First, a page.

5. 5.

    Virdi JK, Pethe P. Biomaterials regulate mechanosensors YAP/TAZ in stem cell growth and differentiation. Tissue Eng Regen Med. 2021;18:199–215.

    Article  Google Scholar 

  6. 6.

    Nishmura A, Nakajima R, Takagi R, Zhou G, Suzuki D, Kiyama M, et al. Fabrication of tissue-engineered cell sheets by automated cell culture equipment. J Tissue Eng Regen Med. 2019;13:2246–55.

    Article  Google Scholar 

  7. 7.

    Kim TH, Lee T, El-Said WA, Choi JW. Graphene-based materials for stem cell applications. Materials (Basel). 2015;8:8674–90.

  8. 8.

    Luong-Van K, Mananagopal T, Rosa V. Mechanisms of graphene influence on cell differentiation. Mater Today Chem. 2020;6:100250.

    Article  Google Scholar 

  9. 9.

    Bolotin KI, Sikes KJ, Jiang Z, Klima M, Fudenberg G, Hone J, et al. Ultrahigh electron mobility in suspended graphene. Solid State Commun. 2008;146:351–5.

  10. 10.

    Morozov SV, Novoselov KS, Katsnelson MI, Schedin F, Elias DC, Jaszczak JA, et al. Giant intrinsic carrier mobilities in graphene and its bilaye. Phys Rev Lett. 2008;100:016602.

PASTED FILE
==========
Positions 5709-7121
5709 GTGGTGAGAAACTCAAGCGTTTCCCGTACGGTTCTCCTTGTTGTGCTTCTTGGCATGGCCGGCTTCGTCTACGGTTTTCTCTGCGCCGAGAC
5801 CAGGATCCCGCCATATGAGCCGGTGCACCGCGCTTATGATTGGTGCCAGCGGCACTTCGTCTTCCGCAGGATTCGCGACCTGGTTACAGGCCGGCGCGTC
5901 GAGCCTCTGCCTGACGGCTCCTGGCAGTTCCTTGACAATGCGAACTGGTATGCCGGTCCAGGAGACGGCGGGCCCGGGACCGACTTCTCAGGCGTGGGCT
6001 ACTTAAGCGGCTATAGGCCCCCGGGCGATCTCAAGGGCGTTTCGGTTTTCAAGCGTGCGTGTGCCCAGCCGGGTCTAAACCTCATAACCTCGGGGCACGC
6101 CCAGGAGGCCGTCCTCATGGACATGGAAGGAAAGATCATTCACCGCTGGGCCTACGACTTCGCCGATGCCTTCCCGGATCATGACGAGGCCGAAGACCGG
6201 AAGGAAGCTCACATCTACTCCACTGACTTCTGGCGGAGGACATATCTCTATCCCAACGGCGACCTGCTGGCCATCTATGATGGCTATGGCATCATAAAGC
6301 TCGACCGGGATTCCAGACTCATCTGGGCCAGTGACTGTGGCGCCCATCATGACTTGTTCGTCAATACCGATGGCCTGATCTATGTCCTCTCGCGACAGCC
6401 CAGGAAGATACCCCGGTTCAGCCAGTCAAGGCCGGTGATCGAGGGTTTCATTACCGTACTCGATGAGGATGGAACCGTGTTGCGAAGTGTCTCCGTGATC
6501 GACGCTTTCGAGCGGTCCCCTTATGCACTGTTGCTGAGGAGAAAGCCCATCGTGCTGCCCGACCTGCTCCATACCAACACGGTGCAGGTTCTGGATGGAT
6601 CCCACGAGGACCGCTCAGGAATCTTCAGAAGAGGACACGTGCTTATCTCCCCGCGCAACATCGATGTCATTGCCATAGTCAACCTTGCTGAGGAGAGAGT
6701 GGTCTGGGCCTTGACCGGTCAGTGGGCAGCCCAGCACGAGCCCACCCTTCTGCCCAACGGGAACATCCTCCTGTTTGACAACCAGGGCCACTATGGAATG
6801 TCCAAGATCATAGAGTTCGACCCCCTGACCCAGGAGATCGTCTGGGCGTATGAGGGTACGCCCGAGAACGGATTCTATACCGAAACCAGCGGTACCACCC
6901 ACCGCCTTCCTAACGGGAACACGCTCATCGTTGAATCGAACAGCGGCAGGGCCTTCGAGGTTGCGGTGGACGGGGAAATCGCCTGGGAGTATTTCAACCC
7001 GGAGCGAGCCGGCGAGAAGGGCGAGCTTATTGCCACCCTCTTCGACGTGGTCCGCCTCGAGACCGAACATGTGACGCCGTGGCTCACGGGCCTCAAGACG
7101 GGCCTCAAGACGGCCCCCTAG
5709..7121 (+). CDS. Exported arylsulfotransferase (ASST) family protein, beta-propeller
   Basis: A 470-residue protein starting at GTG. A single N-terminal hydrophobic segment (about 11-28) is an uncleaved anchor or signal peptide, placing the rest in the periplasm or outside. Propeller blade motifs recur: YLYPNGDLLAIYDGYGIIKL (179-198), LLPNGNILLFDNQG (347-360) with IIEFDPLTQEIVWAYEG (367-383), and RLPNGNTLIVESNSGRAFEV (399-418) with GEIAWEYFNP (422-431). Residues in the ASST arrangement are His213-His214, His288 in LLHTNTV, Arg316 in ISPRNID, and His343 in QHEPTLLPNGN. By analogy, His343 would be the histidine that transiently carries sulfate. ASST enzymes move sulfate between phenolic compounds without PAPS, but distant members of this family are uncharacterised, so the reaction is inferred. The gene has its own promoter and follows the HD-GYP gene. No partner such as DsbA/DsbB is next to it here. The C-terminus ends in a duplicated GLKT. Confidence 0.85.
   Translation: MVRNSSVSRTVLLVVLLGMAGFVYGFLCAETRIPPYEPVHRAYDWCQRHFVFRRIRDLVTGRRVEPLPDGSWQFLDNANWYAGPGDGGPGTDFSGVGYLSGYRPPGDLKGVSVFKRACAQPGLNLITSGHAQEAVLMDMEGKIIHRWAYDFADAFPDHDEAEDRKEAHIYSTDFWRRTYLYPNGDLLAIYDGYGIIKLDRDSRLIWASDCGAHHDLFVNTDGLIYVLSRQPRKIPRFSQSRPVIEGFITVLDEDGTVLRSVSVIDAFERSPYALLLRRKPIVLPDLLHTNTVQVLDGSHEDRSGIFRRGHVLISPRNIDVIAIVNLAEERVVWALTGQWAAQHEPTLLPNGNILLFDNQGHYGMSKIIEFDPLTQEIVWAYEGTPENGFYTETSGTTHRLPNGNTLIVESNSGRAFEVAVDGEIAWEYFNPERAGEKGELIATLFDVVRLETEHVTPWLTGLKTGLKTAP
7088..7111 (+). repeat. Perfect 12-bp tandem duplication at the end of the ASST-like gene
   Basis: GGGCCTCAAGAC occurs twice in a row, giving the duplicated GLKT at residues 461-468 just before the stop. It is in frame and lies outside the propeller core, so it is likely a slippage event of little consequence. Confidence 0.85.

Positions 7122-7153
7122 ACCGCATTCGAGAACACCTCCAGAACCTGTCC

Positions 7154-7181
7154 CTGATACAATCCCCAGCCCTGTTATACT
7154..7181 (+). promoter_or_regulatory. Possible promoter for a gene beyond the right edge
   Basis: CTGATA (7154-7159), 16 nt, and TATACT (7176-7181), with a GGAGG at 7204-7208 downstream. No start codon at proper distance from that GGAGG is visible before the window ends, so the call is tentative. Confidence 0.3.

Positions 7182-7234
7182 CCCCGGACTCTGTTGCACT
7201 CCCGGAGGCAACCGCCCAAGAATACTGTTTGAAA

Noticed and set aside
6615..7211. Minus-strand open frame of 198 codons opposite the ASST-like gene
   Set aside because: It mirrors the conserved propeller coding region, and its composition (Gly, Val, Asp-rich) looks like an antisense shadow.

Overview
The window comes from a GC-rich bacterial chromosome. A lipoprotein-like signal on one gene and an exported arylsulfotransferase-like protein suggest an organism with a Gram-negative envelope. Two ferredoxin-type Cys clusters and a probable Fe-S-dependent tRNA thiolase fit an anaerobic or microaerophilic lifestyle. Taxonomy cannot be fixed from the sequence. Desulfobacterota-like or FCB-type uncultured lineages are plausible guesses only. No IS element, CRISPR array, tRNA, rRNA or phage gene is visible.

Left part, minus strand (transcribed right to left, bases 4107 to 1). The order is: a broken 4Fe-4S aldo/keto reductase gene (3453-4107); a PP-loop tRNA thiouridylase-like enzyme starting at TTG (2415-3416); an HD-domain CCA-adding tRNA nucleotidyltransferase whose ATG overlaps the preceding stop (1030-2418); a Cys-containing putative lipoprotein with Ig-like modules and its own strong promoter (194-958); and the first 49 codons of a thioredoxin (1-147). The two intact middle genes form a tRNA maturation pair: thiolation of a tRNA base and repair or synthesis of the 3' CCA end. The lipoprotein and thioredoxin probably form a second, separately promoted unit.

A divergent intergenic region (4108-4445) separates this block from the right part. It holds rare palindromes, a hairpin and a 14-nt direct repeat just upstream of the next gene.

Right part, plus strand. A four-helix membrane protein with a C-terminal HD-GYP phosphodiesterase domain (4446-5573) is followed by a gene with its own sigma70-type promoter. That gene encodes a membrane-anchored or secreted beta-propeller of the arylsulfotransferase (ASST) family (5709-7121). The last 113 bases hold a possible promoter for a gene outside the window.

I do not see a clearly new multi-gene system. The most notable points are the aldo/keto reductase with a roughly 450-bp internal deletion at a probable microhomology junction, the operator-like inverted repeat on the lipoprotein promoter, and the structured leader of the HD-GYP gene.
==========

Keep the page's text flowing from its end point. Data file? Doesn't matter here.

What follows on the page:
11. 11.

    Lee C, Wei X, Kysar JW, Hone J. Measurement of the elastic properties and intrinsic strength of monolayer graphene. Science. 2008;18:385–8.

    Article  Google Scholar 

  12. 12.

    Zhong M, Xu D, Yu X, Hugn K, Liu X, Qu Y, et al. Interface coupling in graphene/fluorographene heterostructure for high-performance graphene/silicon solar cells. Nano Energy. 2016;28:12–8.

  13. 13.

    Akinwande D, Tao L, Yu Q, Lou X, Peng P, Kuzum D. Large-area graphene electrodes: using CVD to facilitate applications in commercial touchscreens, flexible nanoelectronics, and neural interfaces. IEEE Nanatechnol Mag. 2015;9:6–14.

    Article  Google Scholar 

  14. 14.

    Ruiz ON, Shiral Fernando KA, Wang B, Brown NA, Luo PG, McNamara ND, et al. Graphene oxide: a nonspecific enhancer of cellular growth. ACS Nano. 2011;5:8100–7.

    CAS  Article  Google Scholar 

  15. 15.

    Sun X, Liu Z, Welsher K, Robinson JT, Goodwin A, Zaric S, et al. Nano-graphene oxide for cellular imaging and drug delivery. Nano Res. 2008;1:203–12.

  16. 16.

    Knowledge Industry Information Service R&D Information Center. Carbon/Metal Materials Industry Technology Development Analysis-Carbon·CNT/Graphene/SIC/Lightweight·Sparse Metal. 2021.

  17. 17.

    Novoselov KS, Geim AK, Morozov SV, Jiang D, Zhang Y, Dubonos SV, et al. Electric field effect in atomically thin carbon filmes. Science. 2004;306:666–9.

  18. 18.

    Marcano DC, Kosynkin DV, Berlin JM, Sinitskii A, Sun Z, Slesarev A, et al. Improved synthesis of graphene oxide. ACS Nano. 2010;4:4806–14.

  19. 19.

    Dreyer DR, Park S, Bielawski CW, Ruoff RS. The chemistry of graphene oxide. Chem Soc Rev. 2010;39:228–40.

  20. 20.